The Name Game

I was in mid-town Manhattan a couple of weeks ago.

The place is so full of energy it almost lifts you off your feet.

It’s a little frenetic for me as a steady diet, as I am of the Chromosomes California. But walking down 7th Avenue around Time Square is a sensory feast and you can store the dynamism in your memory banks and revisit whenever you like.

The streets around mid-town are awash with restaurants—restaurants of every size, flavor, ethnicity and price. I don’t know how they all stay in business, but walking back to my hotel from a business meeting late on a breathtaking May afternoon I marveled at the culinary diversity.

But I wasn’t looking to stop and eat. I had fallen in love with a little place down the street from my hotel and was strolling down 9th Avenue when I glanced across the street and was stopped dead in my tracks by a brand that was scrolled across the awning over the entrance to a restaurant

Marketing brands don’t stop everybody in their tracks, but I’m a little odd that way.

The communication was so immediate and so strong that I almost abandoned the planned rendezvous with my cute little restaurant down the street.

The brand?


Five napkins! Five? Whoa…. This burger has got to be seriously juicy.

I get an instant image of a wickedly luscious hamburger and can feel the juice start to penetrate the napkins and leak onto my hand. The thought of it almost propelled me across 9th Avenue. If it hadn’t been for a storming hoard of antagonistic, horn-honking New York cabbies I might have made the dash.

Instead, I just stared at the branded awning over the entrance and smiled. What a great name.

True, you have to have some kind of ranking on the Burger Aficionado scale to appreciate my reaction. My vegetarian daughter and her Vegan husband, both Sports Illustrated trim, healthy specimens, would react…eh, less favorably.

But I love a good burger and trim bodies are overrated.

Here’s a picture of the restaurant’s namesake

from the 5 Napkin Burger website.

In case you can’t read the description, it says, “The name says it all. 10 oz fresh ground chuck, gruyere cheese, caramelized onions and rosemary aioli on a soft white roll. Way too juicy for one napkin. Or four.”

Lest you think it’s all burgers, this place has a fabulous menu. Take a look.

There are five locations now – 3 in Manhattan, one in Boston and one in Miami.

Can I get an amen for an LA opening?

Premium burger chains are experiencing a mouth-watering emergence these days. Here in LA, Umami Burger has expanded handsomely. The brand itself isn’t driving the expansion, one has to research online to even find out what it means.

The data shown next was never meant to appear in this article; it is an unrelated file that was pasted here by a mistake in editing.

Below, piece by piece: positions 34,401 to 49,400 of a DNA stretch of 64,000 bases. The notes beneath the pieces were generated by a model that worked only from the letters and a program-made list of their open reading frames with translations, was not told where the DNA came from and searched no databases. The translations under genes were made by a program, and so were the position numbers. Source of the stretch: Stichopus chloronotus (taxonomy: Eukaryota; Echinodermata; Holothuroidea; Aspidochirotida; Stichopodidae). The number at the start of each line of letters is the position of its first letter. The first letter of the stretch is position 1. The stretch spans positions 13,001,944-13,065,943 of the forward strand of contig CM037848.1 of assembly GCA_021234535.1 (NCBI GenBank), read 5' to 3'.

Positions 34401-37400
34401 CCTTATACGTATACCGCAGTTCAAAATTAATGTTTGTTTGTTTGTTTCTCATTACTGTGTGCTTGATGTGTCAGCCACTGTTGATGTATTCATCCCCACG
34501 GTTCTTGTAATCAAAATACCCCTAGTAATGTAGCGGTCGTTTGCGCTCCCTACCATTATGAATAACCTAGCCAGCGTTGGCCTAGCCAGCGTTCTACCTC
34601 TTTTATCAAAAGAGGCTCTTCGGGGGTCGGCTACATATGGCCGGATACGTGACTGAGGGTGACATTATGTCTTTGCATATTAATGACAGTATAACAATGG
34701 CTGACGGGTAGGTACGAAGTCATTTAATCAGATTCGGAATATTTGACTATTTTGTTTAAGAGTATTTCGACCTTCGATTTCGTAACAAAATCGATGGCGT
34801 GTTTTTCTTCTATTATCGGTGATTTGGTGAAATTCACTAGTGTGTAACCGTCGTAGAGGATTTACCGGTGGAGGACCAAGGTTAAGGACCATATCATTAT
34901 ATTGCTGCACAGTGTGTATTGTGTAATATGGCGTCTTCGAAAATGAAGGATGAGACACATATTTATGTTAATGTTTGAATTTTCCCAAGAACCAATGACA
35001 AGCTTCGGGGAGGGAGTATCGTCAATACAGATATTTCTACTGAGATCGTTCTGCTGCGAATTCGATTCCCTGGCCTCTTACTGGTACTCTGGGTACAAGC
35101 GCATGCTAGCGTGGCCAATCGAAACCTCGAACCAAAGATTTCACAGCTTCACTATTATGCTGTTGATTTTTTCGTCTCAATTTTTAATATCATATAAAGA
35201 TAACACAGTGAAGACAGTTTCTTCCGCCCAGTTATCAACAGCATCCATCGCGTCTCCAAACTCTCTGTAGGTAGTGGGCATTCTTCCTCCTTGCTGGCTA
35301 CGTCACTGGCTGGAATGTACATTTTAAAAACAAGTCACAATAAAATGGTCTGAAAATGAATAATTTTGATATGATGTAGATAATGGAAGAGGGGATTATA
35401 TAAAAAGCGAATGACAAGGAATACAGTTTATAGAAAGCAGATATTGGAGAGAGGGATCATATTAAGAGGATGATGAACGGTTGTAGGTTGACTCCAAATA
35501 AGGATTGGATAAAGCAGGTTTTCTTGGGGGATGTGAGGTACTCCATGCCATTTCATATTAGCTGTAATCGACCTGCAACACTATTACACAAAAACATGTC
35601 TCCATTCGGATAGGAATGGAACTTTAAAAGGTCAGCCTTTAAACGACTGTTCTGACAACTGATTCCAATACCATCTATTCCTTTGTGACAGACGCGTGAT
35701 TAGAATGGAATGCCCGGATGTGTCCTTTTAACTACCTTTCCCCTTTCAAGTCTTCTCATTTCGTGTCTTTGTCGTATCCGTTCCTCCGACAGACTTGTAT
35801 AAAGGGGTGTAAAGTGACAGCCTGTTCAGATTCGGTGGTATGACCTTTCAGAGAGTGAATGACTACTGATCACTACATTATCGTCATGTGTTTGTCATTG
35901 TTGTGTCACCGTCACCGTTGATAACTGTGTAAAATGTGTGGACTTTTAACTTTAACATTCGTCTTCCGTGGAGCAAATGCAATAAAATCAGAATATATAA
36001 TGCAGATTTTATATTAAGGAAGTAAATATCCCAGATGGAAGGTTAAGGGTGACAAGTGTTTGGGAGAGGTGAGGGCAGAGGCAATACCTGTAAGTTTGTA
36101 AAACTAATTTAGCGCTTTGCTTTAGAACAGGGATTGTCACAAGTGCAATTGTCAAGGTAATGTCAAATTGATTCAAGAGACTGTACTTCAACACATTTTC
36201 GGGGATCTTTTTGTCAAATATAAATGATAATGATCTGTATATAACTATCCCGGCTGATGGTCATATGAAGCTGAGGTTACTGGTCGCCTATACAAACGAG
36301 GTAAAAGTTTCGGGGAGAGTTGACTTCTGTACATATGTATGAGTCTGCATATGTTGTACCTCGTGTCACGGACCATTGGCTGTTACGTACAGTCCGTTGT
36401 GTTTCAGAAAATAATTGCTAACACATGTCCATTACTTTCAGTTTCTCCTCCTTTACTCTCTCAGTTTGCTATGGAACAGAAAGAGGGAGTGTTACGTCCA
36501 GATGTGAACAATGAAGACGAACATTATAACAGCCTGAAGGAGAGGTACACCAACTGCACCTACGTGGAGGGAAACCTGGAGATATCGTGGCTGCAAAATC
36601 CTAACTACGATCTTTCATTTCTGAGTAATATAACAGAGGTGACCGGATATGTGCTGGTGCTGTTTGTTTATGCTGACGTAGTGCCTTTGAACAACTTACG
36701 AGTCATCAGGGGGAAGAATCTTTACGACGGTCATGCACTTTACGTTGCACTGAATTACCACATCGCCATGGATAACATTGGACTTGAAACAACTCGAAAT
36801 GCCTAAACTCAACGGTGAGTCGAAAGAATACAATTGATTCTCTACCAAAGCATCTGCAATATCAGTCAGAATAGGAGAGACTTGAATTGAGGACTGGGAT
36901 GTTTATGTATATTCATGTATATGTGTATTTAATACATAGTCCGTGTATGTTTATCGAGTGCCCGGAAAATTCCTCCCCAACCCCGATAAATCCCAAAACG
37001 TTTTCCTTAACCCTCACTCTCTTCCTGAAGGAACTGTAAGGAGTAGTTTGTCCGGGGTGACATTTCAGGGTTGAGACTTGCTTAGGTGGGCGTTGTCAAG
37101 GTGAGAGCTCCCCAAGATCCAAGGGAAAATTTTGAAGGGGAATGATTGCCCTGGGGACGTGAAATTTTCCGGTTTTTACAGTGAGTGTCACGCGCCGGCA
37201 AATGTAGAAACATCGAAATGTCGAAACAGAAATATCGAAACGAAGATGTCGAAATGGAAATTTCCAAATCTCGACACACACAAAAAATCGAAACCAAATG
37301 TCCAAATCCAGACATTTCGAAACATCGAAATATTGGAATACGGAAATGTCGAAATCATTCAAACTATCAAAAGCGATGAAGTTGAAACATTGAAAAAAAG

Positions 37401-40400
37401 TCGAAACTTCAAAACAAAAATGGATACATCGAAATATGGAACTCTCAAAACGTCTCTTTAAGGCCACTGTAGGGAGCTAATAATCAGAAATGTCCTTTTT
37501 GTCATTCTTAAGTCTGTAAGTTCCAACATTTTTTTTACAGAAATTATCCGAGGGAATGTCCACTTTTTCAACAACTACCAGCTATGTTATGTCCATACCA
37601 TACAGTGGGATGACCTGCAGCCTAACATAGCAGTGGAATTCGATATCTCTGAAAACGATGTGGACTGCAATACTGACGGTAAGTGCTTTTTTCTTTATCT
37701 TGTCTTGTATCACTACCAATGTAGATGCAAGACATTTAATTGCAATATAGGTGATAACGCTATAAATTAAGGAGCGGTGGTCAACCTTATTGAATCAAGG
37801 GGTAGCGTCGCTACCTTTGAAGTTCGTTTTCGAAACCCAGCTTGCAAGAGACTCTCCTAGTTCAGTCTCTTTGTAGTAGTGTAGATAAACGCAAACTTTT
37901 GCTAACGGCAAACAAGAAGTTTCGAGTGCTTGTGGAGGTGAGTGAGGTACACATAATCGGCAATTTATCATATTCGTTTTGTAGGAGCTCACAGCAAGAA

The tastes of sweet, salty, bitter and sour are familiar, but there is a fifth taste we can perceive with our tongue. Called umami, its taste has been described as rounded, rich and savory.

It’s a cool word but a foggy brand. The Umami phenomenon is not driven by the esoteric Japanese name, but by word of mouth about some of the most seriously delicious burgers on planet Earth.

Another upscale burger chain that has been blossoming across the Southland is The Counter. Good burgers. They have an extraordinary variety of toppings and sauces and other add ons, but their brand doesn’t tell their story.

I’m not a restaurant critic; I do marketing – surveys, positioning and branding. I find the advice in an essay L Ron Hubbard wrote on branding entitled Naming Services and Products of particular use in helping clients name their product or to pick a brand:

“In marketing and PR tech, a name has to be easily remembered, easily communicated, must stick in the mind and must describe what it represents.”

It’s not hard to see which of the following fulfills those requirements:

Five Napkin Burger

Umami Burger

The Counter

Personally, I love the 5 Napkin Burger brand and I have this to look forward to…the next time I’m in Manhattan, I’m going to do Five Napkin Burger proud.

Bruce Wiseman

Bruce Wiseman

Bruce Wiseman is the President & CEO of On Target Research a market research and survey company founded in Los Angeles, in 1987, now with offices in Toronto and Moscow (
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